Sorry let me try again. In Mahabharata or Ramayana for example you would frequently find statements like "Ve gyaani hai" , "shastron main nipun hai", etc.. In tricky dharma-sankat type situations for example, once again one would see "dharmanusaar.." or "shastraanusaar.." or "niti yehi kehti hai..." or even in some places a character might end up saying some really profound statement but never say "Falana scripture, falanaa adhyaay".. I never realised all puranas claimed superiority over every thing else, however.. I thought it was just knowledge in a different format and hence found it weird that since puranas are knowledge bodies adapted for times they would reflect their times .. unsure.gif blink.gif On that note, a request to all guroos, some general writeups on puranas (not any specific ones) would be great !! Links to such writeups would be great too.. rocker.gif
Posted by: gangajal Sep 10 2004, 02:40 PM
rajesh g wrote: "I never realised all puranas claimed superiority over every thing else, however.." Puranas are the problem children of Hindu scriptures. This is because each Purana claims its Deity to be the Supreme. Thus Shiva Purana, for example, says Shiva is the Supreme while Vishnu Purana says Vishnu is the Supreme. Obviously both the Puranas can not be right. The various Acharyas have handled the problem of the Puranas differently. Acharya Shankara solved the problem by saying that Shiva, Vishnu, Devi etc are all aspects of Brahman. If Brahman=Shiva=Vishnu=Devi etc, then of course all Puranas are right. Vaishnava interpreters could not take that route because they consider only Vishnu/Krishna to be the Supreme. So they do consider all non-Vaisnavite Puranas to be wrong. A good discussion of this problem is in a book , 'Tattva Sandharva' by Swami Tripurari. You have also raised the issue of Mahabharat or Ramayana talking about Shastras. They are not quoting any scriptures. They are using the word Shastra or Dharma in a traditional sense. For example, if they say that killing is against shastras they mean that killing violates traditional moral code.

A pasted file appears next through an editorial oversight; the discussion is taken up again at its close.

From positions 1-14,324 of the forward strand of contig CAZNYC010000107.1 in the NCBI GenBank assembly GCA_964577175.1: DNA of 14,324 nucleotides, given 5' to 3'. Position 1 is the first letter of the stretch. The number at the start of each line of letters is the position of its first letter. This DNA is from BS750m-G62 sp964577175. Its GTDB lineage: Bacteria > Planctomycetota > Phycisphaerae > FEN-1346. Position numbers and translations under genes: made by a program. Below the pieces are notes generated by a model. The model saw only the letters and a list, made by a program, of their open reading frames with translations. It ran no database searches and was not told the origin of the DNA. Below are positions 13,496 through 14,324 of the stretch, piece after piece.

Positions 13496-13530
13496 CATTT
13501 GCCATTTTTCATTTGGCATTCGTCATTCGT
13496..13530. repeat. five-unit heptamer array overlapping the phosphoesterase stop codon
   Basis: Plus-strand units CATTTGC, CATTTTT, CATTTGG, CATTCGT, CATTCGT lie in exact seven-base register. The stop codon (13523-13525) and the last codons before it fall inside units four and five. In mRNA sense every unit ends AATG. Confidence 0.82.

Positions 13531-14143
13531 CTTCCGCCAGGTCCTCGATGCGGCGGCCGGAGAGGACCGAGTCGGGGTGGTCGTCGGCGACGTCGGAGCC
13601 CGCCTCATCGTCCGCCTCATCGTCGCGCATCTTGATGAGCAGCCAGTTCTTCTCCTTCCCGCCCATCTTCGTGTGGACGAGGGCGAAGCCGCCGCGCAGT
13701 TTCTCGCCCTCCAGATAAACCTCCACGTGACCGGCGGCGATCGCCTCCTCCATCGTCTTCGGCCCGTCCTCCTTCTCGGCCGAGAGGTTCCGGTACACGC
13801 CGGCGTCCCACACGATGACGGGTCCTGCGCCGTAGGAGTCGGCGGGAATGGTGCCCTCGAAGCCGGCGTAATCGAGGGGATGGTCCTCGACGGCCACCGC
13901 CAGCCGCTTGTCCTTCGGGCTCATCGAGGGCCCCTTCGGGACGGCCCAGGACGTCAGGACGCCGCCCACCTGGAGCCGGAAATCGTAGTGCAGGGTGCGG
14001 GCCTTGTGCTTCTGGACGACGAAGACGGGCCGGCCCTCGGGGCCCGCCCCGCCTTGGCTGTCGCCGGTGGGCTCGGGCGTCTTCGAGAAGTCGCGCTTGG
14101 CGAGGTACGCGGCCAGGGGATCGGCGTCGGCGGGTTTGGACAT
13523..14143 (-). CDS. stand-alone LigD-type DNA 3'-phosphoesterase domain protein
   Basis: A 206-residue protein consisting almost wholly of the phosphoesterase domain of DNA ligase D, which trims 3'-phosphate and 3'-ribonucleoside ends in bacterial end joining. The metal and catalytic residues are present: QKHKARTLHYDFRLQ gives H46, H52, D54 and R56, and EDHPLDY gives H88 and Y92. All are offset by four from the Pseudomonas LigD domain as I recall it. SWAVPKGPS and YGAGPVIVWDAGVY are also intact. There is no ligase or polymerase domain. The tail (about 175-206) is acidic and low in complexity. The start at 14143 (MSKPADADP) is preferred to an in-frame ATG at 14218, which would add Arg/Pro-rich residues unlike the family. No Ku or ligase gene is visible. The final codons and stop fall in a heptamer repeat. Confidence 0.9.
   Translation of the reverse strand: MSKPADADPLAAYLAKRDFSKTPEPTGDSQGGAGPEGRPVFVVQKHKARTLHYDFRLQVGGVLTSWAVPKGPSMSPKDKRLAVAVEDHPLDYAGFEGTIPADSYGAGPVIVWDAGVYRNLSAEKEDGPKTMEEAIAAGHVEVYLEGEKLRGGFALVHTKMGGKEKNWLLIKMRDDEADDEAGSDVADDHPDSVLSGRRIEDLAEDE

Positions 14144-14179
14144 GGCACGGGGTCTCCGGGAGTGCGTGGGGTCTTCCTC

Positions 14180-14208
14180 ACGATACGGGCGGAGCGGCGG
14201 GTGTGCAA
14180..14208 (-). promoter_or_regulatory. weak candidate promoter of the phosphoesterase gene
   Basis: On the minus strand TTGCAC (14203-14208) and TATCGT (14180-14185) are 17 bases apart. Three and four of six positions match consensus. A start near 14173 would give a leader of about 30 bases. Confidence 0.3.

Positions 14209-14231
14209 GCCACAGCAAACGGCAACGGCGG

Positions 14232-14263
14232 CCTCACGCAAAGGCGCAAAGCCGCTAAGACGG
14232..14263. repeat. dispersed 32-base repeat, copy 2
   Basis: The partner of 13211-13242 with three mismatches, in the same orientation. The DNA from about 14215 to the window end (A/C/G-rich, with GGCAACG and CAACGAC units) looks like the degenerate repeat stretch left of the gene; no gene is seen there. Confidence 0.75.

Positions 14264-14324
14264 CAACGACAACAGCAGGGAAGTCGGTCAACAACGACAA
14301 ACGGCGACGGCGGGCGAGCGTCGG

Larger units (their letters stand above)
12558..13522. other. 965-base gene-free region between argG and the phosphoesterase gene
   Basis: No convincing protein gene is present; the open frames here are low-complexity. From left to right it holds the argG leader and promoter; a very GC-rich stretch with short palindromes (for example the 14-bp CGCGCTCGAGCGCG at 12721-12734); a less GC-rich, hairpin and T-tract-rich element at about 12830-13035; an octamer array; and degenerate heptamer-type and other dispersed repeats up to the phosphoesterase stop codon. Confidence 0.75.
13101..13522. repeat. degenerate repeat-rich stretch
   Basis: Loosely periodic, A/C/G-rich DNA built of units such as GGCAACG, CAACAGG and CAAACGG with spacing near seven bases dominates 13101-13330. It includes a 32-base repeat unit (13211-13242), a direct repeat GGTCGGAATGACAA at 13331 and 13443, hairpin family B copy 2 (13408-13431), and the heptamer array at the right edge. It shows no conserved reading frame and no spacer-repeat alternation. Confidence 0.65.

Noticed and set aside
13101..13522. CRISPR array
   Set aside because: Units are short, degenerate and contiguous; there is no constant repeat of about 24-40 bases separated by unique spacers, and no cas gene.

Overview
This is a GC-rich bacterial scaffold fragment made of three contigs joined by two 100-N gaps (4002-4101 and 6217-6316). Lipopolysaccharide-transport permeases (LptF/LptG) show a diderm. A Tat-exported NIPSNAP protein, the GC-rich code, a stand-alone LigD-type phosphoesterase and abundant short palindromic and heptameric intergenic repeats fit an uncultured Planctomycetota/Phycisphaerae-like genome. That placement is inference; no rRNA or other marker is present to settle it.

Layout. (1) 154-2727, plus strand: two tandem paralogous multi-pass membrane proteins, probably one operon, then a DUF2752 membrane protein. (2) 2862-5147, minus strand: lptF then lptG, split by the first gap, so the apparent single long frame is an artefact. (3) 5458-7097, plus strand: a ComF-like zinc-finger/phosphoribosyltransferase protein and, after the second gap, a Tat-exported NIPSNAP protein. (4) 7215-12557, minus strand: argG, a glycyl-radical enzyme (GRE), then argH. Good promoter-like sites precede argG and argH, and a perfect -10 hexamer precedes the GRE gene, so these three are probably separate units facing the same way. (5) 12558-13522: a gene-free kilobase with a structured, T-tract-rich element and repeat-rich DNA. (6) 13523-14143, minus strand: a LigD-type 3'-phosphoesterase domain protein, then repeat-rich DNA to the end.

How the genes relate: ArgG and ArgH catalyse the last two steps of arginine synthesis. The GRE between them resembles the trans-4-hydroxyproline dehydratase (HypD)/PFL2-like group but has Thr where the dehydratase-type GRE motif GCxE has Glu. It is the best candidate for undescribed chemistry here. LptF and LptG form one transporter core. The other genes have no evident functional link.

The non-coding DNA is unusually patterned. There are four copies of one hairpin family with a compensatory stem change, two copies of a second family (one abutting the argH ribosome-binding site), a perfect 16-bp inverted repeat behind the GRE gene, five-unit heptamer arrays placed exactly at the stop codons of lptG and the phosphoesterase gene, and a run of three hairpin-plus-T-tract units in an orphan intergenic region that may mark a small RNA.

Posted by: Sunder Sep 10 2004, 02:46 PM
Mahabharatha and Ramayana are not puranam. They are Ithihasa (Ithi ha asau.) Purana are the magnifying glass of the Vedas. They are sometimes elaborate stories that reinforces a point. Like Harishchandra's story teaches us "Satyam Vadha". Vedas are pramanas. Puranas cannot supercede vedas in terms of validity. All Shastras, Upanishads, Eighteen puranas and the six (asthika darshana) schools of thoughts maintain vedas as the authority.
QUOTE